Ask Geoffrey: How are the John Hancock's lights changed?

Geoffrey Baer visits the John Hancock’s Crown of Lights to find out how the Hancock Building makes its seasonal lighting wardrobe changes in this week’s edition of Ask Geoffrey. He also sheds light on the infamous shadow casting sculpture in Hyde Park and explains why some city roads have both a street and a place.

How long does it take to change the lights at the top of the John Hancock Building? It seems to take a several days. What is involved in changing the lights from one color to another? 
Trish Holland, West Loop

One of the Hancock Building’s most recognizable features is what’s called the Crown of Light at its very top. The crown was originally white all year round, but in recent years the color of the crown has been changed from time to time to celebrate holidays, seasons, support charities and of course, wear the colors of Chicago sports teams.

The Crown of Lights is comprised of 552 eight-foot-tall fluorescent tubes mounted in cabinets up against the windows that ring the 99th floor. The color changing process is pretty simple – building engineers climb to a 99th floor catwalk, remove the flourescent tubes, slip them inside colored plastic sleeves, and replace them.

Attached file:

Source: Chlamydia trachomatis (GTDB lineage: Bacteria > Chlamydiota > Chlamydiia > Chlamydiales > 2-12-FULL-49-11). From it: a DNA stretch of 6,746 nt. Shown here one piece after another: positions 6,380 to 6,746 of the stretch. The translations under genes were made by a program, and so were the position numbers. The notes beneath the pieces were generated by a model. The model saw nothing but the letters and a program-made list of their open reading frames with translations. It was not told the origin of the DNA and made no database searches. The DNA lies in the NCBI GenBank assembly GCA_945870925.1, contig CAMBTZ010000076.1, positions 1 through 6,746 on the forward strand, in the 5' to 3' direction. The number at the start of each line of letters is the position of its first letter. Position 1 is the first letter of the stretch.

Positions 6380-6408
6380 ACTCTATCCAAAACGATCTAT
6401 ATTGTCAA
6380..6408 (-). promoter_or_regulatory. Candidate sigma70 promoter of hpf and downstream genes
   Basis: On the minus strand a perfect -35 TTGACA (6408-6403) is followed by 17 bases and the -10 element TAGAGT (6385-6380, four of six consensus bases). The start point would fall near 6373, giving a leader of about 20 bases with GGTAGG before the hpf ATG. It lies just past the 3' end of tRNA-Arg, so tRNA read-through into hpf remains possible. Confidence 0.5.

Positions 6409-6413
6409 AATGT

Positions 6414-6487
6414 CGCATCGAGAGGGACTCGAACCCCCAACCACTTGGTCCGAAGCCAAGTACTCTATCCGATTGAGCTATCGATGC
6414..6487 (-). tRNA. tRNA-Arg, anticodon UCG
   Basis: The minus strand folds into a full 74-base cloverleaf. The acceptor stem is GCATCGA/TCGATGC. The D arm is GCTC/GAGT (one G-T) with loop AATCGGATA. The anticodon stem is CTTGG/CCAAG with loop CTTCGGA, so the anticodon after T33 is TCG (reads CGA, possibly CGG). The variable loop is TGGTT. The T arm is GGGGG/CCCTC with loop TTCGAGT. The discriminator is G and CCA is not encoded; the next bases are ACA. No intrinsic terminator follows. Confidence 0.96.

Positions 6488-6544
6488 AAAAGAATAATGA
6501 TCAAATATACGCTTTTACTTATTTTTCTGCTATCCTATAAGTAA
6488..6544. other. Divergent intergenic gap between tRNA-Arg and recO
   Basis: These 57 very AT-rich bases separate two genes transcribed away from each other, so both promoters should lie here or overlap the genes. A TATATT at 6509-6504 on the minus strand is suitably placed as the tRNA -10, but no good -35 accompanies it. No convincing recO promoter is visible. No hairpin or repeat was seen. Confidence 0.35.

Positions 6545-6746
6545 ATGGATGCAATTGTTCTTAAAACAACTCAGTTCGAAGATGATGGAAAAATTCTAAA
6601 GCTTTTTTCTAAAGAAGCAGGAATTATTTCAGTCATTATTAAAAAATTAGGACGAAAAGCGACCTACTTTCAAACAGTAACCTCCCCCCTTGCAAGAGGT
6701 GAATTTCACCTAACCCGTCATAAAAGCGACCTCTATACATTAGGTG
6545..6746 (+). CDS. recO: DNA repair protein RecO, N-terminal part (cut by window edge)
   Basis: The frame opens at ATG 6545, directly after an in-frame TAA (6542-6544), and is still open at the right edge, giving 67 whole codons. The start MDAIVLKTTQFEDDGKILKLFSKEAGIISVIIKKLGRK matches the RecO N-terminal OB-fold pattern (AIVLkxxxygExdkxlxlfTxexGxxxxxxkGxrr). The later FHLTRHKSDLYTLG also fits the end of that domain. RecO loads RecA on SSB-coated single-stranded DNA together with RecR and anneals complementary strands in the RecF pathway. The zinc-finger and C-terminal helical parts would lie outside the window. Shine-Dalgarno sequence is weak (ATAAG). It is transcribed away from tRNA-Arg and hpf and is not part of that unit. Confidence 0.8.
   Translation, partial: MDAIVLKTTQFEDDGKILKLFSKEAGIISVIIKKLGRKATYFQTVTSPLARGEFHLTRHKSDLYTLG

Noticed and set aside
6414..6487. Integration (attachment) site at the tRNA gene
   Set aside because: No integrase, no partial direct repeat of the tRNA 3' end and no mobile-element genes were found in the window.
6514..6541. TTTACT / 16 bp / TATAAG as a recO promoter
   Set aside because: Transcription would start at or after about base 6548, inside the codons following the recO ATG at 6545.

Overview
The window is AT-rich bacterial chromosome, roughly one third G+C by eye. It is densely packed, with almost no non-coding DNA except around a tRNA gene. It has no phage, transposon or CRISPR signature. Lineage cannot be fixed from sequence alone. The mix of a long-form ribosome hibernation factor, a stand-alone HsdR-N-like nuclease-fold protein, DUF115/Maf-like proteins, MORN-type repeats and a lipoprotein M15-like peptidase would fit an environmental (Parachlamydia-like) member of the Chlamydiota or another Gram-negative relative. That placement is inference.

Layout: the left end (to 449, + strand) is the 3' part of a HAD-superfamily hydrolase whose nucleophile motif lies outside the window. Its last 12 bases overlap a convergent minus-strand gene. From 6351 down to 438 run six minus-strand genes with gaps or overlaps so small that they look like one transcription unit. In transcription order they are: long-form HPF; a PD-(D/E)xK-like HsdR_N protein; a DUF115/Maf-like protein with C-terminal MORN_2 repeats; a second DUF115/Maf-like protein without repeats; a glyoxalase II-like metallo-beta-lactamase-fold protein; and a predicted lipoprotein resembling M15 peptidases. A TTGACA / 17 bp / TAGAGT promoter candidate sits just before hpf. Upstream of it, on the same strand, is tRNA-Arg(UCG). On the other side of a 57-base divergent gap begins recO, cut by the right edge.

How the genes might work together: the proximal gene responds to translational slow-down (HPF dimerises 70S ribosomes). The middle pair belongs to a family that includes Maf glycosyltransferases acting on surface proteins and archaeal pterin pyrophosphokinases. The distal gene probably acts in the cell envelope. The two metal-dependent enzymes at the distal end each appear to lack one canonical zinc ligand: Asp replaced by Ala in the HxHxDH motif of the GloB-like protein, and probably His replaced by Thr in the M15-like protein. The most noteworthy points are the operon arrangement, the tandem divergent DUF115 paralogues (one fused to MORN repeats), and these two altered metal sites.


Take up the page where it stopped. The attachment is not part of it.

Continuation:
Changing the color of all 552 tubes takes some time – about 40 hours for two building engineers. It’s all done from inside the building, so there’s no danger of falling, but changing the color in the summertime does pose an occupational hazard. Hancock Chief Engineer Bill Casey told us moths are attracted to the lights, which in turn attracts large numbers of large spiders. Workers in the summer have to wear long pants and shirts with their sleeves and cuffs duct-taped closed. They even wear hoodies to keep spiders from going down their backs.

Casey brought us up to see how his crew does a color change. Because it’s April, the lights were switched to blue to support Autism Awareness month. Building management is hopeful that someday the fluorescent tubes can be replaced with LED fixtures that can be controlled remotely via computer, but for now, it’s handled the analog way.

Below, a slideshow showing the progression of the Hancock Building

  • An architectural drawing of the Hancock Building

    An architectural drawing of the Hancock Building

  • Construction Begins - 1966

    Construction Begins - 1966

  • Construction continues - 1968